"An annual visit provides an excellent opportunity to counsel patients about maintaining a healthy lifestyle and minimizing health risks," the authors write.

Explore further: Updated policy about consent for pelvic exams in Canada needs revision

More information: Abstract
Full Text (subscription or payment may be required)

Related Stories

Updated policy about consent for pelvic exams in Canada needs revision

March 26, 2012
An updated policy guiding pelvic examinations of women under anesthetic in Canada has created a gap in terms of consent, states an analysis in CMAJ (Canadian Medical Association Journal).

OB/GYN screening may help detect heart disease risk

March 26, 2012
Simple screening implemented in obstetrics and gynecology (OB/GYN) clinics may identify previously undetected heart disease risk among women and has the potential to greatly increase education about prevention and treatment ...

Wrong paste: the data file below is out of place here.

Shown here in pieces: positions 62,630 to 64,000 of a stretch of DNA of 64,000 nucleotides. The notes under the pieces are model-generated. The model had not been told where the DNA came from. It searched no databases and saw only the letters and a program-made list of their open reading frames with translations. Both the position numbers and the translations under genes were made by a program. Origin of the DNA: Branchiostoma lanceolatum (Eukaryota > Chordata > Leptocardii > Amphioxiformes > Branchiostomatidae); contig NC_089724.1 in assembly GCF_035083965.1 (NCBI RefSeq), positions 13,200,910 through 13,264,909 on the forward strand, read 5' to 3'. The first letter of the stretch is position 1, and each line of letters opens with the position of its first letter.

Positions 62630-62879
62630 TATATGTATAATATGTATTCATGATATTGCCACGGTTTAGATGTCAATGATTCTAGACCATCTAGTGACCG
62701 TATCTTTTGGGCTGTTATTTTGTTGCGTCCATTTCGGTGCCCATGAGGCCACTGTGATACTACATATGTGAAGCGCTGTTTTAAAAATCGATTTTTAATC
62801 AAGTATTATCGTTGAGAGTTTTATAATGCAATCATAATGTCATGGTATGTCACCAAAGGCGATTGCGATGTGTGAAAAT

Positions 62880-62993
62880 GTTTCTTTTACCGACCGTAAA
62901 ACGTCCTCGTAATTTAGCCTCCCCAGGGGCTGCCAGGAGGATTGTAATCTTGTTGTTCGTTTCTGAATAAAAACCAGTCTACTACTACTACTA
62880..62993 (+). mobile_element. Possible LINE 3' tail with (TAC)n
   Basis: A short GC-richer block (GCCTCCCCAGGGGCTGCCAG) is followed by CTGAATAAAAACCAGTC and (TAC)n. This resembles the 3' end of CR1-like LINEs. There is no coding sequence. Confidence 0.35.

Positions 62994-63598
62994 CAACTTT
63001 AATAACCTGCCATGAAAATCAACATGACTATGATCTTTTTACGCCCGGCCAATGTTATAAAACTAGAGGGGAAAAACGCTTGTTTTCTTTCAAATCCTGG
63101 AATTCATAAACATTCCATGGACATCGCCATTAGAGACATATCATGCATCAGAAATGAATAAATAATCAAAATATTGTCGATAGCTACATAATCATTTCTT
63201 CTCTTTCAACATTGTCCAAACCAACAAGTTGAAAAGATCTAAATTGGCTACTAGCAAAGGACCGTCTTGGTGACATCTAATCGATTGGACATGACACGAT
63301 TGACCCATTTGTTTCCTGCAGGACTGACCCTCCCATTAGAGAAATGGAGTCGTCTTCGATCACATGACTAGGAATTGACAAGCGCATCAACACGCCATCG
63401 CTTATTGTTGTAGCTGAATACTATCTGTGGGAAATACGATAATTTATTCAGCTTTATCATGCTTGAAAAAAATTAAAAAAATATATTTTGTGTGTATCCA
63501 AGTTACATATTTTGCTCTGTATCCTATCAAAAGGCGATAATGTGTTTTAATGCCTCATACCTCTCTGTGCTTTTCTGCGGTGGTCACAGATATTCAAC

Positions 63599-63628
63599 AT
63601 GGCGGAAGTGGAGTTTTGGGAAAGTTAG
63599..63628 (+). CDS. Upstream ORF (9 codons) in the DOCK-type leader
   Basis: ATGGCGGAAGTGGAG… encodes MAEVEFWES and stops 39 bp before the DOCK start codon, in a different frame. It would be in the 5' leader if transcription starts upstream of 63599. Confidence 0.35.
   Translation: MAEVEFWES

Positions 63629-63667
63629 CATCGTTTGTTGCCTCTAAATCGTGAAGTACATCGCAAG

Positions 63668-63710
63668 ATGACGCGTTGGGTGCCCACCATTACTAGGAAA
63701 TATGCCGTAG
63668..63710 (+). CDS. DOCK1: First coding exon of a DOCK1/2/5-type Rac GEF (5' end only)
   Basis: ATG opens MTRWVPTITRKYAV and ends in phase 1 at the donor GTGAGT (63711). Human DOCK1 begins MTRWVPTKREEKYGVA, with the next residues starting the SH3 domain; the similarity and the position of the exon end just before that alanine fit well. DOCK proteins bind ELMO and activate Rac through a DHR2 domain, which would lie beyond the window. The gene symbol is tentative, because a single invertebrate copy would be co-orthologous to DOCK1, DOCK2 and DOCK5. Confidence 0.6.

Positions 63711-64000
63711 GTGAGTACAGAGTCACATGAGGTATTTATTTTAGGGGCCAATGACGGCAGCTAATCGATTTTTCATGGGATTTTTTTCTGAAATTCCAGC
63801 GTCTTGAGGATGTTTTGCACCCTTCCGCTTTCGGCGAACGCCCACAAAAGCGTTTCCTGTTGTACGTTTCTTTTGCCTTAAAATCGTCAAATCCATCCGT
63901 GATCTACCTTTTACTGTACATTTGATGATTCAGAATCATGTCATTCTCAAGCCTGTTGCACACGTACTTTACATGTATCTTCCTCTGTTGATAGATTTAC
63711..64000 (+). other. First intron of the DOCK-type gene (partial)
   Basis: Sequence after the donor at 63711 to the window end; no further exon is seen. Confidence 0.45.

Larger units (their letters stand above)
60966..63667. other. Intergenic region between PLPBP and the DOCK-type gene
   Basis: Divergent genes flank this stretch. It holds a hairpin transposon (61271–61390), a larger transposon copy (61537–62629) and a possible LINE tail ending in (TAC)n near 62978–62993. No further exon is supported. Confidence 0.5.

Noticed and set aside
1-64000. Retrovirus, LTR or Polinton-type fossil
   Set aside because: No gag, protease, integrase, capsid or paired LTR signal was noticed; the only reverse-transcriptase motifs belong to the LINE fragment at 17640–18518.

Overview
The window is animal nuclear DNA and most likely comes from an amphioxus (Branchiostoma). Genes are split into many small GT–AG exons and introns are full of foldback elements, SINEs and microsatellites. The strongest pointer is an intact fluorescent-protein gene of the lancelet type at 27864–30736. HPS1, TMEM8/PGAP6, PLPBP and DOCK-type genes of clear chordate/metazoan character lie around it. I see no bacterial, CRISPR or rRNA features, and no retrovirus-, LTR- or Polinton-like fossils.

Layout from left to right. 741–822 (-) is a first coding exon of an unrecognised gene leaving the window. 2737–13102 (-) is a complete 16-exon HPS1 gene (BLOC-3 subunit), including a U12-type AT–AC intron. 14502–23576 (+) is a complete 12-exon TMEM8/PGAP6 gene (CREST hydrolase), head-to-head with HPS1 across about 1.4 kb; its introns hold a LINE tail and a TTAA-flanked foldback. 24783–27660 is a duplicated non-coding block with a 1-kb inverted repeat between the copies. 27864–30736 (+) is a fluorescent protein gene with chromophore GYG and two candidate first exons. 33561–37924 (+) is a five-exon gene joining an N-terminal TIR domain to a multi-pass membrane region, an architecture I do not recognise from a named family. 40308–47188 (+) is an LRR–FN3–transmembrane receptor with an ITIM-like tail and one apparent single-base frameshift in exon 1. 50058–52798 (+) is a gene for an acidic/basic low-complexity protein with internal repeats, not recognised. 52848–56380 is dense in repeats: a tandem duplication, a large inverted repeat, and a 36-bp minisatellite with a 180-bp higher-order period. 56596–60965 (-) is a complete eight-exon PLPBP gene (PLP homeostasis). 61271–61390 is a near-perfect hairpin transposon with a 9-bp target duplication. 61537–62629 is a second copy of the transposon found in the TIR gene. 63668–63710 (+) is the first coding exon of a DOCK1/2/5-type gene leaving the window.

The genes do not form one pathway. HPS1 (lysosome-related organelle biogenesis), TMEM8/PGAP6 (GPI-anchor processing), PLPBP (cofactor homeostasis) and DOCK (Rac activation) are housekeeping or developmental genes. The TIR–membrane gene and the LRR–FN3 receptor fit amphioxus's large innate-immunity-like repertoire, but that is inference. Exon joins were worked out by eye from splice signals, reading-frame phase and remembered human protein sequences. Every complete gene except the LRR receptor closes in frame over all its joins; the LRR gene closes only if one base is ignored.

ACR, SBI support updated ACOG recommendations that women begin annual mammograms at age 40

July 20, 2011
The American College of Radiology (ACR) and Society of Breast Imaging applaud and support updated American College of Obstetricians and Gynecologists' (ACOG) recommendations that women begin getting annual mammograms at age ...

MRI screening for women with a family history of breast cancer but no genetic predisposition

March 21, 2012
Adding magnetic resonance imaging (MRI) to standard breast cancer screening approaches is expensive, though it could be cost effective for a group of women who may not have inherited the breast cancer susceptibility genes, ...